A Mid Ulster councillor has said some roadsides in the district are beginning to resemble “a jungle.”
Hitting out at the lack of grass cutting and hedge trimming, DUP Councillor Ann Forde said Transport NI needed to take action to address the problem.
“We have received a number of complaints from members of the public, particularly at Drumard Road, Knockloughrim, concerned at the situation and have raised it with the department,” she said.
“Grass is growing over road signs and impeding the view of motorists at road ends. Not only is it unsightly but it also raises safety issues.”
SDLP Councillor Martin Kearney said he has made representations to Transport NI and was disappointed to confirm that only a minimal road maintenance services can be provided in rural areas.
“This will guarantee only one cutting of hedges and verges in the current financial year. This lack of maintenance is having a disproportionate effect on road safety for our rural communities,” he said.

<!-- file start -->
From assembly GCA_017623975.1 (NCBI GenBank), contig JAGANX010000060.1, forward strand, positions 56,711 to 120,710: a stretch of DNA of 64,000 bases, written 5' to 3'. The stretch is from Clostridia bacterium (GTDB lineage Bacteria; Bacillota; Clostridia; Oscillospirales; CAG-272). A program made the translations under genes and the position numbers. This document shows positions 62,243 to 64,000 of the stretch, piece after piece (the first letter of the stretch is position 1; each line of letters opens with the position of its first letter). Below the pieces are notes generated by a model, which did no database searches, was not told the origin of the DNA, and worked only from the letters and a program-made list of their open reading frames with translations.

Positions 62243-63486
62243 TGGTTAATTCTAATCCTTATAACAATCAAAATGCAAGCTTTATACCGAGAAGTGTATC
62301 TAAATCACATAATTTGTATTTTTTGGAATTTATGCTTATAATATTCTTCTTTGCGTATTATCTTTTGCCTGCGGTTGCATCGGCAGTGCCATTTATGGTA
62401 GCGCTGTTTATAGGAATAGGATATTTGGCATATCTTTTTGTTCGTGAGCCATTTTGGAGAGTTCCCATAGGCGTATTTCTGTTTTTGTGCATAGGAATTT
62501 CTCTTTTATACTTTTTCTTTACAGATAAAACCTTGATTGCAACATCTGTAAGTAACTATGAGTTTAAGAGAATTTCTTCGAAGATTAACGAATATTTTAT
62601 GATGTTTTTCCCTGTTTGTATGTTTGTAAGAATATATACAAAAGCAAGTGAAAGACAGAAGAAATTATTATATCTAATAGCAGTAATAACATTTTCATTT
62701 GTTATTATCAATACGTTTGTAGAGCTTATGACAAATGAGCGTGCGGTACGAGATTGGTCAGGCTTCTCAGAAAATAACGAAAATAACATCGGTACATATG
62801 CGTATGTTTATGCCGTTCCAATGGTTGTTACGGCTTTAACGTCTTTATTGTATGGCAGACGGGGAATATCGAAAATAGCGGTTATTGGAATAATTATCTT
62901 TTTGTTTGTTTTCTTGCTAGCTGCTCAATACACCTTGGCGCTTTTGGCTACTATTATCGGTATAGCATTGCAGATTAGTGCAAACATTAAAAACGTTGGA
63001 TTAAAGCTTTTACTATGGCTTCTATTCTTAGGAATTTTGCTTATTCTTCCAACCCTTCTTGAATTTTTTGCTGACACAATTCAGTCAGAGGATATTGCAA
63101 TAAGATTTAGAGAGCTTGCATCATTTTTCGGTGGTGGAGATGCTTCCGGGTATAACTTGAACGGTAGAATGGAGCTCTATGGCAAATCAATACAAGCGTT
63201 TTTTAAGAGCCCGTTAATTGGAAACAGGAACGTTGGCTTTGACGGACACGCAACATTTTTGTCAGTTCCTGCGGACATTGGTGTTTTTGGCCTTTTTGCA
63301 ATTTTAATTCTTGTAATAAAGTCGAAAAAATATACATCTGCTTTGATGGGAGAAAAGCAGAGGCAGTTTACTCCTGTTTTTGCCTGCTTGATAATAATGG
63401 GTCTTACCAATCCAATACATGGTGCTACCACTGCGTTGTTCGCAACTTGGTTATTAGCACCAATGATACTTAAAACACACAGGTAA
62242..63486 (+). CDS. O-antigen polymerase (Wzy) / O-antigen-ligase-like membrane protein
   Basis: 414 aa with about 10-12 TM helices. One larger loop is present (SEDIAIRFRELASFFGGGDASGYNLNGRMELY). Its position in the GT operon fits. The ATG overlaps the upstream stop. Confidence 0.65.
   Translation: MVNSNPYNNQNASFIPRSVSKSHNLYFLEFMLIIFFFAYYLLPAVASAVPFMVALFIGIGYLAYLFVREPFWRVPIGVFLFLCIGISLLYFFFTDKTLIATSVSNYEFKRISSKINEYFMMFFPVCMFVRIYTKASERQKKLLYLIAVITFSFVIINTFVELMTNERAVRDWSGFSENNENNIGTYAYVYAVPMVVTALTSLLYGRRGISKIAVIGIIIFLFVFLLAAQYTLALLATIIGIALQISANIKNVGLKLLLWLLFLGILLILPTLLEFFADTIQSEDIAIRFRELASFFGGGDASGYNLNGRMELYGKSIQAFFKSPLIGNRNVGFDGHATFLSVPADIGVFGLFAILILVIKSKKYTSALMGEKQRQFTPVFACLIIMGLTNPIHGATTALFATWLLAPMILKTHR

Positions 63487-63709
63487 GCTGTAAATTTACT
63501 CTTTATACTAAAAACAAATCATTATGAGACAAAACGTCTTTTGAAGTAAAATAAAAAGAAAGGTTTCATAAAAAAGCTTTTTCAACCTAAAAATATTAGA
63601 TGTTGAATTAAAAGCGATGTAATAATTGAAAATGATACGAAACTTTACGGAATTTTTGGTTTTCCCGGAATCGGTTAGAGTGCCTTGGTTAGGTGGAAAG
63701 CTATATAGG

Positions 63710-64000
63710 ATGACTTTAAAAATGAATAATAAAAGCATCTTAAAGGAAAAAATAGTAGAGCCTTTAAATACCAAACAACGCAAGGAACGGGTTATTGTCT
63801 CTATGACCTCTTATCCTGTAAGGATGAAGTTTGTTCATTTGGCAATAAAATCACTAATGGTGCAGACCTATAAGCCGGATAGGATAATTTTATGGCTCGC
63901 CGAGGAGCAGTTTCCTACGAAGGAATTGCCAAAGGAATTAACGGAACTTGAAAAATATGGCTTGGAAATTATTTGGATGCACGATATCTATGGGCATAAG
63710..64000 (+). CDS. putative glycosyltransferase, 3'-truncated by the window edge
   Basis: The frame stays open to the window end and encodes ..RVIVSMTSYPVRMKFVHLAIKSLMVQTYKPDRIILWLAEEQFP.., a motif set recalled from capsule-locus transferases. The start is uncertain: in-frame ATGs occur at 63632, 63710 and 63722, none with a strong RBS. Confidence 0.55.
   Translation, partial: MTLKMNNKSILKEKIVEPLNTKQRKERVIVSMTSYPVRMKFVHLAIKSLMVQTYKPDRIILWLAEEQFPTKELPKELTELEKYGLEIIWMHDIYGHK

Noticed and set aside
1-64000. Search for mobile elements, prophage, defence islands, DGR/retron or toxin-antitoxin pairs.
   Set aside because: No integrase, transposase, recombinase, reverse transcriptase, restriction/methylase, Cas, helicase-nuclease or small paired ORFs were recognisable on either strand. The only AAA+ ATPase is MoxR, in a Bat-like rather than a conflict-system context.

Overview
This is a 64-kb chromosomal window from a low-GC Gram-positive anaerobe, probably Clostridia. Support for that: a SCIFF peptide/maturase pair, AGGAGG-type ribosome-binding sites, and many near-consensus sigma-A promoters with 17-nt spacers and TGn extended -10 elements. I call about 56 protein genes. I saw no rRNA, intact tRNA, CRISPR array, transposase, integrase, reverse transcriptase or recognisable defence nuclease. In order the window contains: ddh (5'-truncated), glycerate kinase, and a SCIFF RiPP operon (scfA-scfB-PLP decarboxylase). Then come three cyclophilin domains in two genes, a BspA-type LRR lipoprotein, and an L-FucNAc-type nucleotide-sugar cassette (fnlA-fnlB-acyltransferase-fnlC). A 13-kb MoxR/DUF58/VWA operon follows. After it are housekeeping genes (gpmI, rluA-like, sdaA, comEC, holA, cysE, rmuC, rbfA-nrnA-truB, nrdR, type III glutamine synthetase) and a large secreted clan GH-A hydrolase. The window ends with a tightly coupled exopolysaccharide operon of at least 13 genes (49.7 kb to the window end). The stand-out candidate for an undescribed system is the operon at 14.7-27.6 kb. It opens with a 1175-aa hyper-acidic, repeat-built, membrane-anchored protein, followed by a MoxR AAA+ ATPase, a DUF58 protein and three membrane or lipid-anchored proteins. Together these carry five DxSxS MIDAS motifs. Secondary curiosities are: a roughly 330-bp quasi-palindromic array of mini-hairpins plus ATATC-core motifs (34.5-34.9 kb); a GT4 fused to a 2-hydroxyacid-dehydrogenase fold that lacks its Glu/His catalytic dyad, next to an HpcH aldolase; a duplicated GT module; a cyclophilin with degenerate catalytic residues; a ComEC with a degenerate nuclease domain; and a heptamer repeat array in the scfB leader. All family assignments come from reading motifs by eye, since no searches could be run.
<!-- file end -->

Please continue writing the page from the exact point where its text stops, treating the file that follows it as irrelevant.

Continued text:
“In these circumstances I particularly applaud both farmers and rural dwellers who have taken the initiative in keeping hedges and verges trimmed. I would also like appeal to all road users in rural areas to take extreme caution, particularly at road junctions.
“Regrettably, this situation is unlikely to be resolved in the near future and is a consequence of both the recent financial cutbacks and the failure of the Stormont Executive to agree a budget.”
TransportNI spokesperson yesterday said: “The objective of TransportNI in cutting grass on its lands, is to prevent overgrowth onto carriageways and footway surfaces and the obstruction of sightlines and traffic signs. Grass cutting operations are therefore carried out for road safety reasons and not for cosmetic or amenity purposes.
“Normally TransportNI aims to cut grass verges in rural areas twice annually with urban areas being cut five times annually with sightlines at bends and junctions being cut as often as required for road safety purposes.”